Each day spent in Singapore, Alina makes the world understand how valuable Romanians can be. Her work is acknowledged throughout the entire Asia as she plays an essential role in one of the most famous organizations worldwide. Our dialogue revolved around the Asian culture, the perception upon Romania as well as what needs to happen for our country to earn her back.
Name: Alina Elena Iosub
Age:35 going on 36
Hometown: Pascani, Iasi
Living in: Sigapore
Current position & company:Project Manager, HP Inc
TGR: Alina, you are so far away from home, but I guess living in such an exotic financial centre really pays off! How does Singapore look like from the inside?
AI: Singapore is an amazing city where you get to learn about Asian culture without missing out on anything the western civilization has to offer. It is the safest place on Earth and the best place to start exploring other Asian countries. You will find in Singapore people from all around Asia - from Vietnam, Malaysia, Thailand, Philippines, Australia, India, New Zealand, Indonesia, China, Japan, you name it. Even if you do not take a single step outside the country, you still get to learn about the surrounding cultures just by making new friends.
Is there by any chance something disappointing?
I have the habit of imagining things in a certain way, and expecting the reality to comply. Turns out it doesn't work with the elements...
When I arrived here I was shocked to see how short days are - the sun rises at about 6:30 and it sets at about 7 PM, all year long- somehow I expected longer, sunny days like we have in Romania during summer, when the sun sets at half past nine in the evening. And when I get out of the house, I do not immediately land on the beach. Also, the Singapore main island beaches are not those "palm trees, blue water, white sand" beaches that I was picturing - you need to go island hunting among the 60 islands of Singapore in order to find that perfect spot.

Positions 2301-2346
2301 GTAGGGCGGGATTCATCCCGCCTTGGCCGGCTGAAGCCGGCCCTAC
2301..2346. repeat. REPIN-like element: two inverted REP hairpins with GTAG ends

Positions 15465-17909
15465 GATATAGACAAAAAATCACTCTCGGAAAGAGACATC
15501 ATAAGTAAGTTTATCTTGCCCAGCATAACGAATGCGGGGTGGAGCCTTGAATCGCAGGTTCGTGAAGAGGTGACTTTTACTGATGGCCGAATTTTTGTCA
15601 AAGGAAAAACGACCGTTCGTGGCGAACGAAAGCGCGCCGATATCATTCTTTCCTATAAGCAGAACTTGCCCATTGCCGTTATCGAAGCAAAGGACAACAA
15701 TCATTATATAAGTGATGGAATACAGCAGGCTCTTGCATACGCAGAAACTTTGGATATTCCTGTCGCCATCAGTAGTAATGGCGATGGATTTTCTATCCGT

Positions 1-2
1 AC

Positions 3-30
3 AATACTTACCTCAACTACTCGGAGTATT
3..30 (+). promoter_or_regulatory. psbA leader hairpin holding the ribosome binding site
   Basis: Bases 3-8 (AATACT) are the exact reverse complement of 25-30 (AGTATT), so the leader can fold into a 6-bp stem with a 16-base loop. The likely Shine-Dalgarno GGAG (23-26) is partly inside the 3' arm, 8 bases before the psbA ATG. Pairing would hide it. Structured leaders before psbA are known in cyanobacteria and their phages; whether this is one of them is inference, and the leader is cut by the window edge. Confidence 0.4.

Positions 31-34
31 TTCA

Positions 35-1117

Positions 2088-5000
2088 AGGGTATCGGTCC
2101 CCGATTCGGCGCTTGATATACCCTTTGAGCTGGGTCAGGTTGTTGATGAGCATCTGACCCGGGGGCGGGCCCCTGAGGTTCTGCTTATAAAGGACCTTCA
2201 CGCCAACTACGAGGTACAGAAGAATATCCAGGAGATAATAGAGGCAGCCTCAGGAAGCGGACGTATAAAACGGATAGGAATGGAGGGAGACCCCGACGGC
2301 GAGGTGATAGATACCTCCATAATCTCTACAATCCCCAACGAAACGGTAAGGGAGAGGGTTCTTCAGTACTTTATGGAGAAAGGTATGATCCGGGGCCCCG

You have had a long career in HP Romania, and I suppose you have moved to the next level in Singapore. What is your current main responsibility?
It is a mix of project and process management - I have coordinated the implementation of a new software in the APJ region and now I am supervising the tool performance, after go live. At the same time, I am monitoring the back office processes to make sure they are following the worldwide guidelines, and I design new processes whenever the need arises. Not rocket science and nothing glamorous, but I am expected to be the decision maker in many aspects and local management does turn to me for consultancy.
It seems that HP wouldn't have done a better job with someone else
Well, after all, I am the one knowing how to “push the buttons” of the software that I have implemented.
How many peers/direct reports do you have?
My local team is quite small (6 people including myself) and I don't have direct reports. However I am managing the operational performance of a small team of three - my colleagues from China.
Is your team mainly made of locals or expats?
I should start by defining my team: I am part of a WW organization, so I have peers in North America, South America and Europe and together we form the SMEs team. Secondly, my regional team is spread on three countries: Singapore –Japan- China. Third, more than half of my local team (the Singapore based one) is made of Singaporeans (the government is actually looking closely at the ratio of expats vs locals).
What about your free time - do you usually spend it with locals or mainly other expats?
Hmmm...I would say that it is with other expats - my best friends are from Romania, Taiwan and China. I am getting along with my manager and colleagues from Singapore just fine (I even invited them over for a Romanian dinner a couple of times but my cooking was so bad, the second time they came prepared with some pre-cooked dishes...) Usually locals have their own families and old friends that they need to spend time with, so expats are more open to making new friends.
Do you feel integrated in the local society? Do you feel respected, appreciated?
No, I don't feel integrated in the society but I don't think I will ever be. When I am on the bus, people will still prefer to sit elsewhere if there is any other seat available; sometimes people will still stare at me, even if Caucasians are not rare in Singapore.